Books in the Media: Brown heralded a 'powerful new voice in British literature'

Books in the Media: Brown heralded a 'powerful new voice in British literature'

Natasha Brown's Assembly (Hamish Hamilton) saw a spike in reviews this week, despite its early June publication. The debut picked up new mentions in the Sunday Times, the Independent and the London Review of Books, adding to its earlier reviews in The Bookseller, the Guardian, the Observer and the i

In the Sunday Times, Shabnom Khanom called the novel, which revolves around the unnamed protagonist’s transactional relationship with her wealthy white boyfriend, a "stunning portrayal of race and class set in the financial world" and said that the debut "heralds a powerful new voice in British literature". The Times' Siobhan Murphy also selected the title as a new fiction pick, calling it "extraordinary, each word weighed, each detail meticulously crafted".

In the London Review of Books, Joanna Biggs, called the novel a "simple, freighted story, but the simplicity of the narrative allows complexity in the form", and in the Independent, it was picked up as a top summer read. "Through sparse prose, Brown explores themes of race, class and freedom in a way that will stay with you long after you finish the book," said Prudence Wade. 

Last month, The Bookseller's Alice O'Keeffe selected the title as an Editor's Choice, dubbing it a "short but exceptionally powerful novel from a gifted new writer". The debut was also a Fiction Book of the Day in the Guardian, where Sara Collins said that "Assembly feels achingly unique as it documents the experience of assimilation though the point of view of a well-to-do black British woman".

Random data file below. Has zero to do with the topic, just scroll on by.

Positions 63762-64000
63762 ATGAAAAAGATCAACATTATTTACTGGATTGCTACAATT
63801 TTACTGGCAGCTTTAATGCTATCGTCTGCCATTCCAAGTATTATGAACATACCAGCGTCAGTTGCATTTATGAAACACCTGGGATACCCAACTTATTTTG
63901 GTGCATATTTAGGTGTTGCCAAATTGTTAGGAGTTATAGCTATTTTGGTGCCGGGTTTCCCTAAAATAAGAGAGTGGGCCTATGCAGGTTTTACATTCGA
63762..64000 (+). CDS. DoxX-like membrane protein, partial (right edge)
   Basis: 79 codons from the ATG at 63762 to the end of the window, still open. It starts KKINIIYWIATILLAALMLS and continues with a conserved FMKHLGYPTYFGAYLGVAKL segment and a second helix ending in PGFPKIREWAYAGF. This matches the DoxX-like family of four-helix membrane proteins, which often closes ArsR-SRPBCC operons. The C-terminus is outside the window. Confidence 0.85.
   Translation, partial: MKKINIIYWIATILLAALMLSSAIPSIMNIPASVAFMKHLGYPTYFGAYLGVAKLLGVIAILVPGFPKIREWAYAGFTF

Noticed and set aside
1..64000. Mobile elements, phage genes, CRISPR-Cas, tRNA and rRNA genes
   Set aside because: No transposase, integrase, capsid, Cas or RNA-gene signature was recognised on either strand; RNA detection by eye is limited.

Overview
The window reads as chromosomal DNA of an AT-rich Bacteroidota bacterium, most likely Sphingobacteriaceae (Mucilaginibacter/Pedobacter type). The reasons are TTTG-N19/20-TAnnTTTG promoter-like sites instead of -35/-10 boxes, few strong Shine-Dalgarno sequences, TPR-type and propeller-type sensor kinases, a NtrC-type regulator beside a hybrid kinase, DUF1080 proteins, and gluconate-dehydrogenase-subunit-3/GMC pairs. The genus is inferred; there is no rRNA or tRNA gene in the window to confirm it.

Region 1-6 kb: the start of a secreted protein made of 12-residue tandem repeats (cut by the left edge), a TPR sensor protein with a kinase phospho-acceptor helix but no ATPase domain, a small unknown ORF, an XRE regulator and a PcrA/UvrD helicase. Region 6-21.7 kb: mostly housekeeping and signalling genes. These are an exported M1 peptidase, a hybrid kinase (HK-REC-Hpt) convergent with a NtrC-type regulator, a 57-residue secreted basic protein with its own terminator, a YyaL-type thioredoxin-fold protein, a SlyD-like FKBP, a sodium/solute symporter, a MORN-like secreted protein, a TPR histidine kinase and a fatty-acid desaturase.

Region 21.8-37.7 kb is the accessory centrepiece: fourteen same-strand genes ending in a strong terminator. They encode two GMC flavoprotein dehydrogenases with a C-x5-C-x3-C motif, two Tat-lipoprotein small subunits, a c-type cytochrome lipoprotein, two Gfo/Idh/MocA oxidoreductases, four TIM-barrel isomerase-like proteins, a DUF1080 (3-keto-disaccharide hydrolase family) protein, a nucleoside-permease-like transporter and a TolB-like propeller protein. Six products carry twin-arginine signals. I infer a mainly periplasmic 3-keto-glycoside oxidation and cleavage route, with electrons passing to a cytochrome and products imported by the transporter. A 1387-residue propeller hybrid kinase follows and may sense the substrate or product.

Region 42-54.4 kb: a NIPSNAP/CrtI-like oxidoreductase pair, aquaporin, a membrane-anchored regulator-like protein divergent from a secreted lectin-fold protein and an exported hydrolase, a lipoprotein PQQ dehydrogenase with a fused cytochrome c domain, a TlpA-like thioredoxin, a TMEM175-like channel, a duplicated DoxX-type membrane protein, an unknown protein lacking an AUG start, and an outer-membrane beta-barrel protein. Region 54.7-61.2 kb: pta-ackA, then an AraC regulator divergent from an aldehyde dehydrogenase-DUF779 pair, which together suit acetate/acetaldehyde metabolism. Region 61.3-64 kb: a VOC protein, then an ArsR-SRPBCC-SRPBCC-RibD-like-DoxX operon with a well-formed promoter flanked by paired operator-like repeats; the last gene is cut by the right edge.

In non-fiction, Jeremy Farrar's timely Spike: The Virus vs. The People (Profile), picked up mentions in the Times, the Sunday Times, the Guardian, the Daily Mail and the Evening Standard

The infectious disease specialist and director of the Wellcome Trust is the first to produce a true insider’s account of the British and international response to the emergency. In the Sunday Times, Ben Spencer said that despite some holes, this is "the best first-hand account of the first weeks of the pandemic published to date". Adding that it is "refreshingly undiplomatic, honest and brutal in its assessment". Over in the Times, Emma Duncan thought that Farrar's account of the pandemic showed that "the experts were just as befuddled as ministers".

In the Guardian, Spike was reviewed alongside Sarah Gilbert and Catherine Green's Vaxxers as a Book of the Day and Debora MacKenzie called them "two urgent and fascinating accounts from the frontlines". Writing in the Daily Mail, Dominic Lawson said that "Farrar's role here is admirable, his criticism of Horton amply justified".